Kempinski Blog Article
A city of intrigue, Germany's capital city is a place that has captured the heart of many in the 21st century. This bustling metropolis is home to incredible art, theatre, music and literature as much as its history. In fact, the troubled past of this city isn't hidden away. The history is there for you to find, if you wish, but Berlin very much has the feel of a revived city within an older setting - and as such, there is much to discover, often in the most unlikely of places…
With a continental climate that features warm summers and cooler winters, Berlin isn't radically different from the rest of western Europe in terms of temperatures. This means that the city’s outdoor attractions can still be enjoyed - especially in the spring and summer months. Though locals are more likely to retreat indoors through autumn and winter, there is still plenty to explore - from chilly ice rinks to warm museums!
Berlin is an incredibly well-connected city in terms of air travel and public transport. If you are flying into the German capital, you are most likely to land in either Tegel International or Schönefeld airports, and both of these are well connected to the city centre with bus routes or the S-Bahn - the overground train that covers the city centre.
In addition to the S-Bahn, Berlin also has an underground train system known as the U-Bahn. Across both these services - as well as the bus and tram routes - you can expect precision and timeliness when looking to travel. This means that public transport is widely embraced in the city centre, and few locals rely on taxis. For the adventurous, cycling is also a popular method of getting around - not least because of the vast amount of cycle-only paths and lanes you will see across the city.
When it comes to staying in Berlin, European elegance and luxury ensures that you can explore the city relaxed and well-rested. Though that may sound a bit like a dream - especially on a busy city break – it is something that is attainable at both Hotel Adlon Kempinski and Kempinski Hotel Bristol. Along with charming bedrooms in which you can rest after a tiring day in the city, both hotels are also home to luxury spas - ideal for nursing those weary feet!
From contemporary urban to classical, Berlin's art scene grows more vivid by the day. As well as being home to world-renowned artistic institutions like the Hamburger Bahnhof - Museum fur Gegenwart and the Alte Nationalgalerie, Berlin's streets have become the blank canvas on which urban artists like to create their masterpieces
East Side Gallery is an example of such a place. Hosted on and around a remaining stretch of the Berlin Wall, East Side Gallery comprises murals and works from talented artists that are making their stand against various political views. With over 100 paintings, those that are keen to preserve this piece of modern history have a challenge on their hands - development of the surrounding area means that the gallery's days may be numbered, so make sure you visit soon!
Away from urban art, you will find carefully curated collections in galleries across the city - as well as plenty of artist's studios with the windows thrown wide open if the weather is warm. Keep an eye out for upcoming talent as the creativity spills onto the streets!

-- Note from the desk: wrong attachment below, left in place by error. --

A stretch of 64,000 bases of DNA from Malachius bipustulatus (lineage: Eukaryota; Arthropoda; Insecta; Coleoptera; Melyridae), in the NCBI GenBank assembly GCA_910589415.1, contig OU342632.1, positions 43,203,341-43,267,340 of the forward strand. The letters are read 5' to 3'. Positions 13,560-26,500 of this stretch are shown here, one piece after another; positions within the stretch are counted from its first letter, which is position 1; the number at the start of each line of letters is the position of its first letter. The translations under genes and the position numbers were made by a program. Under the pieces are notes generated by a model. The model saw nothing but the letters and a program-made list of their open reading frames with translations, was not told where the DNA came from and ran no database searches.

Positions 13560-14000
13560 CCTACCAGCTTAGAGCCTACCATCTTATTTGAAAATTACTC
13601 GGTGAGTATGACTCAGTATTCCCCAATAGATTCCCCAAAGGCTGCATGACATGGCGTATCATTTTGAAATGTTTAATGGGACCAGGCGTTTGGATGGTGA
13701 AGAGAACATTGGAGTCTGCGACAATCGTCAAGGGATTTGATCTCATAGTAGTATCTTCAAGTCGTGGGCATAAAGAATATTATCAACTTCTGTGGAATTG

As well as being a foodie hub for dishes from across the globe, Berlin is also home to its own gastronomy - and it is full of chunky, big dishes. Currywurst is ever-popular with locals and visitors alike. In fact, German sausages can be served up in any number of ways, containing all kinds of meat (and even fish).
There are far more elegant cuisines available in the city too. The Schnitzel Holstein is a modern take on the authentic schnitzel, and combines breaded veal with capers and a delicately fried egg.
Although the aforementioned arty centres are certainly unmissable, there are a few extra places that definitely deserve a place on your Berlin itinerary.
Brandenburg Gate, Tiergarten and the Reichstag
All sitting close together in the very heart of the city, the iconic Brandenburg Gate (or, Brandenburger Tor) is seen as the gateway to Tiergarten, and idyllic green space which the Reichstag (the German parliamentary building) overlooks. Here, you will find many walking tours, and indeed, the area is best explored by foot. If you fancy seeing inside the Reichstag, make sure you book a visit in advance, as it is very rare to get ticket admission on the day.
Topographie des Terrors
An eerie but important monument, Topographie des Terrors is an architecturally simple place where you can learn - in great detail - more about Germany's part in World War II. Documenting Nazi crimes, the space is a haunting one, but one that is vital to visit in order to really comprehend Berlin's past. It is not until you are halfway through the exhibit that you realise you are standing where the headquarters of the SS, the Secret State Police and the Reich Security also once stood.
A truly awe-inspiring cathedral, the Berliner Dom is simply unmissable. A huge, domed roof is the feature of the building, accompanied by ornate decorations. Be sure to explore the entire building, and you should be able to find your way into the fascinating crypt beneath the cathedral's floor.